.in

I was concluded that GluzymeTM, batch 7029, under the conditions of test, did not t PPX induce chromosome aberrations cultured human blood lymphocytes in either the absence or in presence of 5-9.

3.3 Cytotoxicity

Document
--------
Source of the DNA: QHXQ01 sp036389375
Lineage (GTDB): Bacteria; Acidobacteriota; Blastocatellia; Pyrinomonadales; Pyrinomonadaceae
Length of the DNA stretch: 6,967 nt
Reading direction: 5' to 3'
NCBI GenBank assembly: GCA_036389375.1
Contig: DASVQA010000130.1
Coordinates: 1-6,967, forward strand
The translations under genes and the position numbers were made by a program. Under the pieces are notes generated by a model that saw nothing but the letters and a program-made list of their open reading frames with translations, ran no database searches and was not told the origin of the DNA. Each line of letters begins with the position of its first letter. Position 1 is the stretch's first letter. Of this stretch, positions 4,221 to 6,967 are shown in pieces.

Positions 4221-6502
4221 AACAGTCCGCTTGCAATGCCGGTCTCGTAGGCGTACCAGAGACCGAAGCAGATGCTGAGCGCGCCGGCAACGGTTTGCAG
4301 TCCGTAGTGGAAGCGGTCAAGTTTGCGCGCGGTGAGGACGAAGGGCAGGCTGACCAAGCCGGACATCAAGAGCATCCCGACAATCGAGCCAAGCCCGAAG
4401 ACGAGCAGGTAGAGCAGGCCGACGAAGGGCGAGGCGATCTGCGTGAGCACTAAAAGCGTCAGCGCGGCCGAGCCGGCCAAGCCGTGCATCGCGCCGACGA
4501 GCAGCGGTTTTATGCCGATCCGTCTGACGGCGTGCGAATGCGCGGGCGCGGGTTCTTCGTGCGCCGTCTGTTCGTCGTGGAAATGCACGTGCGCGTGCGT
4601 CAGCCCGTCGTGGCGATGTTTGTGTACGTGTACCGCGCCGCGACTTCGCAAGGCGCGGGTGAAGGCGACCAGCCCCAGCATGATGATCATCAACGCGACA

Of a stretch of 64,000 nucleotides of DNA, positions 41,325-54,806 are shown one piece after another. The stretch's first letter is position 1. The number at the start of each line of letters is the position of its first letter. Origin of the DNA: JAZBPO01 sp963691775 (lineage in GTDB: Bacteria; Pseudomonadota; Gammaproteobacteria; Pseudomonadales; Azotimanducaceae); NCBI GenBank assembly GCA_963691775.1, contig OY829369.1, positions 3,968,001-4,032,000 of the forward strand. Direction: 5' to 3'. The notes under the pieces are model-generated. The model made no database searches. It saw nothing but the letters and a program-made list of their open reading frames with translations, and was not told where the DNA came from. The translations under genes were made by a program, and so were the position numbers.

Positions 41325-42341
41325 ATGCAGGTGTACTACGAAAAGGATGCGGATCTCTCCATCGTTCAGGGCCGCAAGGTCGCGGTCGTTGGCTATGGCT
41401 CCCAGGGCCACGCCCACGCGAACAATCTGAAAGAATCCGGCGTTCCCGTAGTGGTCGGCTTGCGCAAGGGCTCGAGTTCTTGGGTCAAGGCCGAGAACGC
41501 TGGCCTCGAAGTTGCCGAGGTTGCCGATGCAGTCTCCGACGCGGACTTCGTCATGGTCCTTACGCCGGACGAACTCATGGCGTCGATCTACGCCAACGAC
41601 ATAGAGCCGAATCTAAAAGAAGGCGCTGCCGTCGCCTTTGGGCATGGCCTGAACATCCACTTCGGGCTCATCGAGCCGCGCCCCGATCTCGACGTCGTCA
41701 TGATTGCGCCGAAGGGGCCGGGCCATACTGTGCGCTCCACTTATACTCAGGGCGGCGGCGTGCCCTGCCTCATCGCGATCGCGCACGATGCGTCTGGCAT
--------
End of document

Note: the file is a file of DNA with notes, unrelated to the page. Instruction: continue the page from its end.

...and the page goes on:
3.3.1 Neutral Red Uptake Novozymes AIS Study summary No.: 20018027. (file nr. 2007-76652-01). Gluzyme (batchNo. PPX 7029): In vitro Cytotoxicity Test: Neutral Red Uptake in L929 Monolayer Culture. October2007.

Page 7 of 10 -

Summary of Toxicity Data GluzyrneTM(from Aspergillus niger expressed in Aspergillus oryzae)